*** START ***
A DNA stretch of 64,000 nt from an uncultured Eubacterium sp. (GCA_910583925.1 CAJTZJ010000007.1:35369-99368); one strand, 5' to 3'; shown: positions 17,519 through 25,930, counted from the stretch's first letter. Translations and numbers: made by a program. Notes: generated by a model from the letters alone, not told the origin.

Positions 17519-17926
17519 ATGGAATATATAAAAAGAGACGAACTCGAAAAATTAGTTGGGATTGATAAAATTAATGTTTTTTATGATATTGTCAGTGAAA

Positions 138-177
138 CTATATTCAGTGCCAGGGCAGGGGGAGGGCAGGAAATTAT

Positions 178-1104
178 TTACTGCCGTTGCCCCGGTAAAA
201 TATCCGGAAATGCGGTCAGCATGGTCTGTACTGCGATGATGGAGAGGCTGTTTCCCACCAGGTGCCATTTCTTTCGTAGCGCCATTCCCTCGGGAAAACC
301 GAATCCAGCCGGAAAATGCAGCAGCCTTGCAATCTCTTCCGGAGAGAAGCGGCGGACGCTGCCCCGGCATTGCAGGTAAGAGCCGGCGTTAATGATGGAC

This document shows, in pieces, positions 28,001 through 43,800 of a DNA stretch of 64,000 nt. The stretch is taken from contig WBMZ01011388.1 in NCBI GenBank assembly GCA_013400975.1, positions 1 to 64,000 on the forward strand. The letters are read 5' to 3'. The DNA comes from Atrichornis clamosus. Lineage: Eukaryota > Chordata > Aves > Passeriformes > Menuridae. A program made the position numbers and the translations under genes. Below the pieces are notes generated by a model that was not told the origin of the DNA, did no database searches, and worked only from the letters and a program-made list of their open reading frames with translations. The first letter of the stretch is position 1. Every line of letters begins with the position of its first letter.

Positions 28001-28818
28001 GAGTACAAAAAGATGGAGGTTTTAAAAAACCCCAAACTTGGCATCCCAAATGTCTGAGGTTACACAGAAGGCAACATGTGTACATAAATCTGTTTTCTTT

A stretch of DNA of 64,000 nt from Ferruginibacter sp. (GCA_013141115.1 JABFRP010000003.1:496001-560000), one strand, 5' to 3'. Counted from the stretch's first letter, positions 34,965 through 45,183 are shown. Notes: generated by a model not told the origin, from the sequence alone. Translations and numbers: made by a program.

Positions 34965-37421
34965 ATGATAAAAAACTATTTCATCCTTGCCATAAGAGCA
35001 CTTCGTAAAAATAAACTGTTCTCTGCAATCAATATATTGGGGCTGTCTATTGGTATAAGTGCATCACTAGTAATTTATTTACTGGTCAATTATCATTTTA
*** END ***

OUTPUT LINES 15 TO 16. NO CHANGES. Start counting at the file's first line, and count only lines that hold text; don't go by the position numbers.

34965 ATGATAAAAAACTATTTCATCCTTGCCATAAGAGCA
35001 CTTCGTAAAAATAAACTGTTCTCTGCAATCAATATATTGGGGCTGTCTATTGGTATAAGTGCATCACTAGTAATTTATTTACTGGTCAATTATCATTTTA